Impact of Organizational Stability on Adoption of Quality-Improvement Interventions for Diabetes in Primary Care Settings

Lisa Wozniak, Allison Soprovich, Sandra Rees, Len Frank, Steven T. Johnson, Sumit R. Majumdar, Jeffrey A. Johnson

    Research output: Contribution to journalJournal Articlepeer-review

    5 Citations (Scopus)


    Objective: Although there have been tremendous advances in diabetes care, including the development of efficacious interventions, there remain considerable challenges in translating these advances into practice. Four primary care networks (PCNs) in Alberta implemented 2 quality-improvement interventions focused on lifestyle and depression as part of the Alberta's Caring for Diabetes (ABCD) project. Methods: We used the reach, effectiveness, adoption, implementation and maintenance (RE-AIM) framework to evaluate adoption of the quality-improvement interventions in the PCN setting. We undertook semistructured interviews with PCN staff (n=24); systematic documentation (e.g. field notes) and formal reflections by the research team (n=4). Content analysis was used to interrogate the data. Results: The Ready? Set? Go! construct summarizes our findings well. We observed that the participating PCNs were in a favourable position to adopt the 2 interventions successfully. We implemented strategies to promote adoption (Ready), and respondents reported prioritization and willingness to initiate the interventions based on positive indicators (Set). Regardless, the interplay of organizational stability, leadership support, existing physician culture and organizational context influenced the overall degree of adoption of the interventions across the PCNs (Go). Conclusions: Our findings suggest that implementation of quality-improvement interventions into settings similar to the PCNs we studied will have the greatest likelihood of success when there is priority alignment, genuine and sustained leadership support and an innovative organizational culture. However, the stability of organizations may affect the degree to which staff can adopt quality-improvement interventions successfully, so organizational stability should be assessed on an ongoing basis.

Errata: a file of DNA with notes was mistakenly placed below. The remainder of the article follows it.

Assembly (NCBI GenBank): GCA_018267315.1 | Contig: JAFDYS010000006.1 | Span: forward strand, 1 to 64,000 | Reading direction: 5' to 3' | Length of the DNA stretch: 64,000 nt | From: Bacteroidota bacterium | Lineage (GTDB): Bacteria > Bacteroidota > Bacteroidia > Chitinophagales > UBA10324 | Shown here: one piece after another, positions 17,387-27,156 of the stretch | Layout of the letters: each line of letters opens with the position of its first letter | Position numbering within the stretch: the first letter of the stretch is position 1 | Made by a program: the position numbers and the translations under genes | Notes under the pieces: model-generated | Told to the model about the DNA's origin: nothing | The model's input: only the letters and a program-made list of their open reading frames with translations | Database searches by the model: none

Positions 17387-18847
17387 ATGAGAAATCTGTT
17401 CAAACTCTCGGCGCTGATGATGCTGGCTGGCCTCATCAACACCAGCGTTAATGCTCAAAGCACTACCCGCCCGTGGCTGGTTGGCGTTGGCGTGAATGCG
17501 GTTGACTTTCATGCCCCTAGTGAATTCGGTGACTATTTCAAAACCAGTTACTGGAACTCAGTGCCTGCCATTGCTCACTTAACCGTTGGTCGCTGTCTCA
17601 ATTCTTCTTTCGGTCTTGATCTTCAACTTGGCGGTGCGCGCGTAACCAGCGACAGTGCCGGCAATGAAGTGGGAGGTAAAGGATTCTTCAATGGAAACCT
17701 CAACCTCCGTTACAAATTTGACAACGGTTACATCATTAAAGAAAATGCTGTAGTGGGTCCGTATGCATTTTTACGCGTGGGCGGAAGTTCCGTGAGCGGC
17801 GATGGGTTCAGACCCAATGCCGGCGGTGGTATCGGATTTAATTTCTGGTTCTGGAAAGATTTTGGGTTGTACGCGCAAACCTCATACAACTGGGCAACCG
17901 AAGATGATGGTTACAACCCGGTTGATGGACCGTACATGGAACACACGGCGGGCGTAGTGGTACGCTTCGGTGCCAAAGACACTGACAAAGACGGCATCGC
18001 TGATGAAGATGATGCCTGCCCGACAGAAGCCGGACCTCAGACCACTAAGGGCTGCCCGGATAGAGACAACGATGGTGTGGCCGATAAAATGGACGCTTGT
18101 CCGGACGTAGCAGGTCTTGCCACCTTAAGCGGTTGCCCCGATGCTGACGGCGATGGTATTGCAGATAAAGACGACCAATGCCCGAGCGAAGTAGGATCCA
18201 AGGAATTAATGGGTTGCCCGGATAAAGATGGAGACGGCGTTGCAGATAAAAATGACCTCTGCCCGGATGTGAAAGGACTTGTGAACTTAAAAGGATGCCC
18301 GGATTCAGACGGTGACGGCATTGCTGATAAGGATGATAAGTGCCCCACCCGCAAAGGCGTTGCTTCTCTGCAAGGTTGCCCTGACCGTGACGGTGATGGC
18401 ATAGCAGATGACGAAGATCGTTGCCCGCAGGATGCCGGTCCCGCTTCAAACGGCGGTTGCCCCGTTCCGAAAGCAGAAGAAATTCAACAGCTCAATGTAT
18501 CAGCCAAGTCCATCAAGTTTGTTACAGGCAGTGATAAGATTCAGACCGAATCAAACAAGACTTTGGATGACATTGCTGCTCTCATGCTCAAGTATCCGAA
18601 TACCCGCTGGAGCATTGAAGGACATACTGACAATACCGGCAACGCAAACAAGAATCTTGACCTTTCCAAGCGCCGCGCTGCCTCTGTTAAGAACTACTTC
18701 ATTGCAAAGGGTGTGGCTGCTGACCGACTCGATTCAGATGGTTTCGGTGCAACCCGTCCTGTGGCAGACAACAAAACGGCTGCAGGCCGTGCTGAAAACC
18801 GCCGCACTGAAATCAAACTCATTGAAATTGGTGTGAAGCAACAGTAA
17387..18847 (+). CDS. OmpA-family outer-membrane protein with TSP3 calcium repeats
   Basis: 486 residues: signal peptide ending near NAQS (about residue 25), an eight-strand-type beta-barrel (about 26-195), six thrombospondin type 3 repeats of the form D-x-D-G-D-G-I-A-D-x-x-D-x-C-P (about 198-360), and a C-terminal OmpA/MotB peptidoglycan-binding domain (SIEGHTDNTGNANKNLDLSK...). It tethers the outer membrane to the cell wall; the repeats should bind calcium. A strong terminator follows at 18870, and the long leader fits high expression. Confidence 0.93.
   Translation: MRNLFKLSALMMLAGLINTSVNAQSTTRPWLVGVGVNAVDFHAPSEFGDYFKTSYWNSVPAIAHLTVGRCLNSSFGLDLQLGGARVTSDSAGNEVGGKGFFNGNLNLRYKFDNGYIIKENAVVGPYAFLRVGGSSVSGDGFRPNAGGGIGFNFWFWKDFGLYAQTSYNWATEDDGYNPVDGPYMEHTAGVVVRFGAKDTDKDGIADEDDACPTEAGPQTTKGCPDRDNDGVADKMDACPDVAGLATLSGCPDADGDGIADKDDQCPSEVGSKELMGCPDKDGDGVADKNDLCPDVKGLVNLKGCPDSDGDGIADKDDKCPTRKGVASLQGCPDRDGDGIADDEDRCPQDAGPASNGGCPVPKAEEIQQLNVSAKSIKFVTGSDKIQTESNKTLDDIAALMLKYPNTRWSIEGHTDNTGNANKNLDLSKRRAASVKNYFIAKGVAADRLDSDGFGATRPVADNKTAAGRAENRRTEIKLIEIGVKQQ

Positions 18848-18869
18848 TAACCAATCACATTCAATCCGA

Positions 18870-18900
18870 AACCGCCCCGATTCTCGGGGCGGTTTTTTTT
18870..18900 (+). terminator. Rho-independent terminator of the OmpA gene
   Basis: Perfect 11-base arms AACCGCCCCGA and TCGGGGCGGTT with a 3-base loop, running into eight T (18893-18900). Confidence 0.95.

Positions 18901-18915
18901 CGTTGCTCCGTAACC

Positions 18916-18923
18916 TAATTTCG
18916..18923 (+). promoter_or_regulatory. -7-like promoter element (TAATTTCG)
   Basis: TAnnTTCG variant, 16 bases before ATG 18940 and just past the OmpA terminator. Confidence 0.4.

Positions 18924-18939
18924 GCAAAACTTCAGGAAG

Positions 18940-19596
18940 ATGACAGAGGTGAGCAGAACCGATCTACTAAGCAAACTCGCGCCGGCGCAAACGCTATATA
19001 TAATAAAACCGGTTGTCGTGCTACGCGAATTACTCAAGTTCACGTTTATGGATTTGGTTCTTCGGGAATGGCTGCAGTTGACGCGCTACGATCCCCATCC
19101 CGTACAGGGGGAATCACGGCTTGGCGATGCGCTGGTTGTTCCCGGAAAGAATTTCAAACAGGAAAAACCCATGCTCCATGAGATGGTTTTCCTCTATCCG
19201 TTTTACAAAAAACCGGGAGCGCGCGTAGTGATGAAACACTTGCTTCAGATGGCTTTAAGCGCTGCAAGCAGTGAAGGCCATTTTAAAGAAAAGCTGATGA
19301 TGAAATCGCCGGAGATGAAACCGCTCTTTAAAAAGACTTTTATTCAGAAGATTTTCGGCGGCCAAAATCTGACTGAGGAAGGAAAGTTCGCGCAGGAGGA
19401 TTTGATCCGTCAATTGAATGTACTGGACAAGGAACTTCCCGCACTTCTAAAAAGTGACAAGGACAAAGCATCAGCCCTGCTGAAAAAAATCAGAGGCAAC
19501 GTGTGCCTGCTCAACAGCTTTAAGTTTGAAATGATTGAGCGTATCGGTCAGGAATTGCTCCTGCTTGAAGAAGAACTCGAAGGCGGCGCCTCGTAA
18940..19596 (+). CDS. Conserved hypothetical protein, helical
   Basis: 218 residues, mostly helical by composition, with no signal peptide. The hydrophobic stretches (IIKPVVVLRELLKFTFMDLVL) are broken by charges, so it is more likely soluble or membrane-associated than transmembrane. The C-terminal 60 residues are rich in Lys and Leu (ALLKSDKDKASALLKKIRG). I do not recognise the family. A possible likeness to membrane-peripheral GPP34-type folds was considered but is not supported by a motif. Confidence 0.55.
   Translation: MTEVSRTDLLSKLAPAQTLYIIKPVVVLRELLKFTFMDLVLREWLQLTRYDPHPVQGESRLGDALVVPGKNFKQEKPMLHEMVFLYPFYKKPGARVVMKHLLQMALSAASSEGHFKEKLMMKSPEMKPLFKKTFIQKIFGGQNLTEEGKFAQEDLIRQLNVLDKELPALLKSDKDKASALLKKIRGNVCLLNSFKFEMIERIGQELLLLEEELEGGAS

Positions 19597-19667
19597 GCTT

Original languageEnglish
    Pages (from-to)S100-S112
    JournalCanadian Journal of Diabetes
    Issue number3
    Publication statusPublished - 1 Jun. 2015


    • Adoption
    • Primary care
    • Quality-improvement interventions
    • RE-AIM


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